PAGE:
ItIsKnown Fri 20-Sep-13 20:56:29

DH and I are carers to two disabled DC. We have a bit in savings from more economically productive times (not nearly enough to not qualify for help before anyone says anything) but I feel financially secure these days when I've put money on the gas and electric meters and the fridge is full.

I hate being at the mercy of this the government but it won't be forever. We're both graduates and DH is extremely resourceful.

34DD Fri 20-Sep-13 21:06:31

Message withdrawn at poster's request.

34DD Fri 20-Sep-13 21:11:07

Message withdrawn at poster's request.

holidaybug Fri 20-Sep-13 21:16:49

Early 40s, largish house, mortgage nearly paid off, no other debts, save over 50% of what we earn.

Do I feel secure? No way! We couldn't afford to live comfortably without working - we'd be fine for a while but not indefinitely.

itwillgetbettersoon Fri 20-Sep-13 21:48:19

I work in the public sector. I don't feel financially secure at all as I could lose my job anytime. 2015/16 is going to be a terrible year for local government so I will be surprised if I survive the next cull. I am late 40s, part time pension and soon to be divorced. I use to feel financially secure when I was married.

Comfortable Fri 20-Sep-13 23:56:05

I feel fairly secure. Joint net worth of roughly 2 million of which roughly a third is my paid-for home, a third is my savings/investments, the last third is spouse savings/investments. On top of that basic state pension entitlements we have accrued so far are worth about 150K each.

This is not how we are invested, but to illustrate, 1.4 million in Vanguard European tracker ETF would mean owning assets with (I estimate) an underlying smoothed earnings yield north of 6% and a dividend yield north of 3% last time I checked, so I reckon you could spend the dividends (call it 40K) and you would only be spending half the underlying returns. (I see risk differently from people up-thread and would cope with two thirds drop in balance. In fact I did, back in 2008/2009.)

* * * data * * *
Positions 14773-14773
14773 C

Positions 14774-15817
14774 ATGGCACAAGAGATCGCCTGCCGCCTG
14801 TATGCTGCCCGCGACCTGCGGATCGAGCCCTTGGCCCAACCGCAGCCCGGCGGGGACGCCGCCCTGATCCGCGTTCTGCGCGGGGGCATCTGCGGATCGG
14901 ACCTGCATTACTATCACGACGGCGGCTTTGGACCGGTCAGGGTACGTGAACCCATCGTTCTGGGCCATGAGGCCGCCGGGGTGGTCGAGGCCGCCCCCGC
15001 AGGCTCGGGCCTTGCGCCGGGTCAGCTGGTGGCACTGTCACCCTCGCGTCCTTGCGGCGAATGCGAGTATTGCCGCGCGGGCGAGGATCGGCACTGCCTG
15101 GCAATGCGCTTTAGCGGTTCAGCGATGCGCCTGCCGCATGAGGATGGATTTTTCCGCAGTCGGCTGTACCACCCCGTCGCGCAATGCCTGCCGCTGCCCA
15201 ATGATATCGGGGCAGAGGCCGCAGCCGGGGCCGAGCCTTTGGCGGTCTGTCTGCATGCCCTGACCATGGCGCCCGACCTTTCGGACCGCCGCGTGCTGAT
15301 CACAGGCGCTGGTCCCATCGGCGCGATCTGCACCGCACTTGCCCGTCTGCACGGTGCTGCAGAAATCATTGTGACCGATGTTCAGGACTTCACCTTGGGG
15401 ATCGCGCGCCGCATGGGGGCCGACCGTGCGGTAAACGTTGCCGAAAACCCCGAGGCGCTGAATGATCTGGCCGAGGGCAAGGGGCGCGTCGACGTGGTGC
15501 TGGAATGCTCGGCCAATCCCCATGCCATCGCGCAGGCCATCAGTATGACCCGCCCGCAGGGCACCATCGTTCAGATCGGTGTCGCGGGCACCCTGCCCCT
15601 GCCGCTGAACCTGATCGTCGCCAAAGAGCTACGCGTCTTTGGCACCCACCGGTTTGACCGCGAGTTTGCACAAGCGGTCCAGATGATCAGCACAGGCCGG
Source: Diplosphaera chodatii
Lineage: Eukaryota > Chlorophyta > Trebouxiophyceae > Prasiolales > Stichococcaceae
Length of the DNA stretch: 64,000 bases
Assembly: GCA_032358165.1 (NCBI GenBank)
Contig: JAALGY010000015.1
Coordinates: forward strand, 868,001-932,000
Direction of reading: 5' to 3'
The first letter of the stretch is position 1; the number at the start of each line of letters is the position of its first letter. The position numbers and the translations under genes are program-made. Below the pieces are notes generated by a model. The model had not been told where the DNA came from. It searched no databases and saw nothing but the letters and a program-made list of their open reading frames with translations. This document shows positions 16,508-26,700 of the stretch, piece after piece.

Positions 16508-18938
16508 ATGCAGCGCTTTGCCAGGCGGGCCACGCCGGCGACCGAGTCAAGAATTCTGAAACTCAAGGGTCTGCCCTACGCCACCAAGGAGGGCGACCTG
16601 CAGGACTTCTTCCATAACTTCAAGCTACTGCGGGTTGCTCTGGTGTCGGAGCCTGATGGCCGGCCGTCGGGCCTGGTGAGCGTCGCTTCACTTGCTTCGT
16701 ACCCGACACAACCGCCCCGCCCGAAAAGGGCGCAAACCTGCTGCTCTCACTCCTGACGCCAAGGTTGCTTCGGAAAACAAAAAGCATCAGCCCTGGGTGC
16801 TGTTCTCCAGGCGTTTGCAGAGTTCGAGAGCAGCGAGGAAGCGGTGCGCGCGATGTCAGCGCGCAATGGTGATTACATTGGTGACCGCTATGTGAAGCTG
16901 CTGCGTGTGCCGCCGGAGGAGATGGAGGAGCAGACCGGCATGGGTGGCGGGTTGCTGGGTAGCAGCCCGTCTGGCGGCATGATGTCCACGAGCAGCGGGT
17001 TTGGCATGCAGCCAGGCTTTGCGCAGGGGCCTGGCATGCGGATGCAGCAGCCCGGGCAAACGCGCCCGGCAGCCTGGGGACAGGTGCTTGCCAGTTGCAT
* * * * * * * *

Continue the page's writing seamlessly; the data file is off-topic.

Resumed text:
Given house paid for, if no-one were working we wouldn't need our (paid-for but worthless) car and core/unavoidable expenses would come to 12K, so no danger of not being able to pay them.

Main risk for me is divorce, as spouse might get half the home. That seems particularly unfair given that I paid 80% of bills during the marriage and am retired, while spouse now earns as much as I used to and intends to work forever.

Next biggest risk is the home itself - a lot of money tied up in one place.

Since people may wonder, the source of 2 million funds is:-
1. my income earned since 1998 funded my savings and paid for the home
2. spouse income earned since roughly 2005 funded spouse savings
3. 400K from home value tripling since 1998.

alanapartridge Thu 03-Oct-13 17:02:24


I can sympathise. I´m in a similar, if not far worse, position than you - had it all - big house (with big mortgage of course), nice cars, etc.....worked our asses off for 20+ years, OH expanded business then things went soooo so stressed I had a nervous breakdown, and the only way out (because we were tied to many commercial leases) was to sell our house, pay the bank off and virtually give the business away. We literally ended up with nothing, just the clothes on our backs.
Have never had kids (which now seems a blessing !) and now live abroad where we both work freelance and earn very little,(but probably more than we could in UK) rent an apartment, live hand to mouth (so under even more stress every month), haven´t a single shred of security, no possessions, no money for clothes, make-up, hairdos etc.,and because we rent, I can´t even have a dog (which would keep me sane). I´m 58 this month. Don´t stand to inherit a bean. Sometimes life doesn´t seem worth living, but guess you´ve just got to get on with it.
For those of you who didn´t feel very secure before reading this, I bet your bottom dollar you do now ! LOL

wink1970 Thu 03-Oct-13 17:25:54

I'm not sure you ever feel completely secure (unless you are a millionaire).

I tick all those except the pension - though we do have a couple of rental houses to sell when needed.

However, it will never be enough. yes I am greedy.